Maslenitsa is one of the oldest Slavic festivals and celebrates the end of Winter and beginning of Spring. The sun-festival has its origin over 2’000 years ago in pagan traditions and got adopted by the Orthodox Church as the last week before the start of the Great Fast (or Great Lent) before Easter.
Russian pancakes (called Blini) are usually eaten and gifted to friends and family during this time leading to the holiday week also being called Butter - or Pancake festival with the pancakes being said to symbolize the sun. They are usually eaten with a variety of toppings such as caviar or sour cream (Smetana) or jam.
During the Sovjet time the holiday was not observed much but since 2002 it is being again officially organised and Moscow for example holds now more than 500 different events celebrating the occasion. During this week you can find a variety of events happening, ranging from singing, bonfires, horse sleigh riding, puppet shows, play fistfights and sledding and of course many places selling pancakes.
Usually on Monday the beginning of the festive week the figure of Maslenitsa is build out of wood and straw and then dressed in women’s clothes. The week of celebration ends on Sunday on which people ask each other for forgiveness for wrongdoings in the past year, may pay a visit to the graves of family members and at the end burn the figure of Maslenitsa to say goodbye to the Winter months. In the past, celebrators would then throw the remaining pancakes into the fire to symbolise the beginning of the fasting period. The tradition of burning the effigy of Maslenitsa to celebrate the end of winter is probably the most important part of the festival (apart from the many pancakes) and several figures will be burned in public places in big cities.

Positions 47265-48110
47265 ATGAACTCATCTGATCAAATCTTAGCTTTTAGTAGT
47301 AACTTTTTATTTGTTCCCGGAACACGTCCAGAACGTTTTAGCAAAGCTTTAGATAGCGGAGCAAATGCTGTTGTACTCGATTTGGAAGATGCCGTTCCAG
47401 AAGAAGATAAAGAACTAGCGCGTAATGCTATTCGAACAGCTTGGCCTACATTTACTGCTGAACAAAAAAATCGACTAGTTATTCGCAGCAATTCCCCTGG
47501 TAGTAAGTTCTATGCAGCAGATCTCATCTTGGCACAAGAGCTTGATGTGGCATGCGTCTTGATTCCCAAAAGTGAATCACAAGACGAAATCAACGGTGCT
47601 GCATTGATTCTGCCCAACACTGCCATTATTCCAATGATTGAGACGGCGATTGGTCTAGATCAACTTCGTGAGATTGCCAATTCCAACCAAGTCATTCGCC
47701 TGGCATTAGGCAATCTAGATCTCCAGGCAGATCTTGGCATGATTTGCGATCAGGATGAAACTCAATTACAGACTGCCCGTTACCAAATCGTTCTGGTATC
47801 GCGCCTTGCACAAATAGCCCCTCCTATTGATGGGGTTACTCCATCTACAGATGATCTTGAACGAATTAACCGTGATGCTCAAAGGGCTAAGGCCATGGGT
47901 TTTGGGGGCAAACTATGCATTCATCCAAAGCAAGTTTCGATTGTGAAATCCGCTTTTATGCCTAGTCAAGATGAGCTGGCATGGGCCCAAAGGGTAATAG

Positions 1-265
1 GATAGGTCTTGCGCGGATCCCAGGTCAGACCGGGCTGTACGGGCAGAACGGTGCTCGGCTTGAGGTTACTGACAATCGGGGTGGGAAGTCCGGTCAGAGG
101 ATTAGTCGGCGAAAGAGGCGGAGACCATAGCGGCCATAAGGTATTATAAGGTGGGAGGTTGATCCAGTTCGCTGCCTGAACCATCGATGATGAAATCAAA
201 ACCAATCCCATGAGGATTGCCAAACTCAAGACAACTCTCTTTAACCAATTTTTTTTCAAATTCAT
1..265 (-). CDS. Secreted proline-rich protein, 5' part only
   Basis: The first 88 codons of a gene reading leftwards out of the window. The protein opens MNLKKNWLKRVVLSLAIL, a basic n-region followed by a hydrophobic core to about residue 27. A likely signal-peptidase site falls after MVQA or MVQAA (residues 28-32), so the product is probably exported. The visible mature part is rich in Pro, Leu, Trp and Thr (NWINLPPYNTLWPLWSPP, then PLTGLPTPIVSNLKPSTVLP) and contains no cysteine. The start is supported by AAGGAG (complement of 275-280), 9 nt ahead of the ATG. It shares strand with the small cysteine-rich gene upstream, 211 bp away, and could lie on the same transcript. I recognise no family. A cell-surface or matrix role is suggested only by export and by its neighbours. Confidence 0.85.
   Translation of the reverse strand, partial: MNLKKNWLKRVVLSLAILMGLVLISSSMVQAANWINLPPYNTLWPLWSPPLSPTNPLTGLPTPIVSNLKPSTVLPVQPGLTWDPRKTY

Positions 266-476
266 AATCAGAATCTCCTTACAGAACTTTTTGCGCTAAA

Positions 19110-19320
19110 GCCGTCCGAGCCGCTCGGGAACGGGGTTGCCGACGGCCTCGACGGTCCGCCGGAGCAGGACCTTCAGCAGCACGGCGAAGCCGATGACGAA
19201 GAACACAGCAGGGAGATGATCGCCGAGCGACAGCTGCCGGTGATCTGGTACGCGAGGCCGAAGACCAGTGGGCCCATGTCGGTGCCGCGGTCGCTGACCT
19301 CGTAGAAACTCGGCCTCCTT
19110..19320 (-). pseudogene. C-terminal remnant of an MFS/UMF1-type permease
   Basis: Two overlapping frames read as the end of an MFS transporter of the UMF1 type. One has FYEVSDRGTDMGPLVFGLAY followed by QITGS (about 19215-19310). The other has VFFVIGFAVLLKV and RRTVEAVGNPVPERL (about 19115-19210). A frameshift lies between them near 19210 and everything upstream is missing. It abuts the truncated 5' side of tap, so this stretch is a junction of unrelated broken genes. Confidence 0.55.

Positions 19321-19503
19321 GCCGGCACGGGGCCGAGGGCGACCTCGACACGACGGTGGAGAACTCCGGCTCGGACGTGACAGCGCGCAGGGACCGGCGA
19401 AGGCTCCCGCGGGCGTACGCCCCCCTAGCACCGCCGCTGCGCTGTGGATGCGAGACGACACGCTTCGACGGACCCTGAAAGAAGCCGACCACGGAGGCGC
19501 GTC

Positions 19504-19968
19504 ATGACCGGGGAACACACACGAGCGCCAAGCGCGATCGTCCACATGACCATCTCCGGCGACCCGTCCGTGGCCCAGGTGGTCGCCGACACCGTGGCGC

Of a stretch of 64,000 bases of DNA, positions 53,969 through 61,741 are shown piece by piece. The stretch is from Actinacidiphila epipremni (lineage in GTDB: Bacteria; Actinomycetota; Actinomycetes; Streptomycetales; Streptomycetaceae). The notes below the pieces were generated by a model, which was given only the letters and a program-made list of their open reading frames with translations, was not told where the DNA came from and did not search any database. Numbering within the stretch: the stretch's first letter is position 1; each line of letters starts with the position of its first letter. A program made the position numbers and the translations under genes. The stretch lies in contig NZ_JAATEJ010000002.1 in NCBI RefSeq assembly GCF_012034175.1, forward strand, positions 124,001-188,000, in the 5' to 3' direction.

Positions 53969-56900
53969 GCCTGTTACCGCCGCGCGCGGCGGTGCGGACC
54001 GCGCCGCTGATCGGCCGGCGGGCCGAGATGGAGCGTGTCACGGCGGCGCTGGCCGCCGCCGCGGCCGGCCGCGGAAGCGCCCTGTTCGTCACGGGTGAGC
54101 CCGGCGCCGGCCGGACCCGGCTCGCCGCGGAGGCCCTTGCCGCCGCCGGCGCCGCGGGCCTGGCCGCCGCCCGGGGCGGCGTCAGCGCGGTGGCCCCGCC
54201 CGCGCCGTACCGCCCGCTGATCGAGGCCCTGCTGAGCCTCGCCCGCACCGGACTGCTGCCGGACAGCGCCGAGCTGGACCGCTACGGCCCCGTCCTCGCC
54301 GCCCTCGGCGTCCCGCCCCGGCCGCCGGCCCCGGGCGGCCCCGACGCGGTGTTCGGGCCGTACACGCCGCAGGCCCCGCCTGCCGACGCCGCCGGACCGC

Tips for celebrating Maslenitsa in Saint-Petersburg:
Many events will happen during this week in St. Petersburg, make sure to check some of them out and when eating in a restaurant see if they have some special pancakes on the menu
The Mariinsky Theater will have a special playbill to celebrate the event. One example would be the tale of the Snow Maiden, a four hour play, that had its world premiere in 1882. Tickets for it can be found here.
Visitors will be able to sledge down an ice mountain near the Peter and Paul Fortress. You can find the location of the fortress here.
The figure of Maslenitsa will be burned as well next to the fortress among other places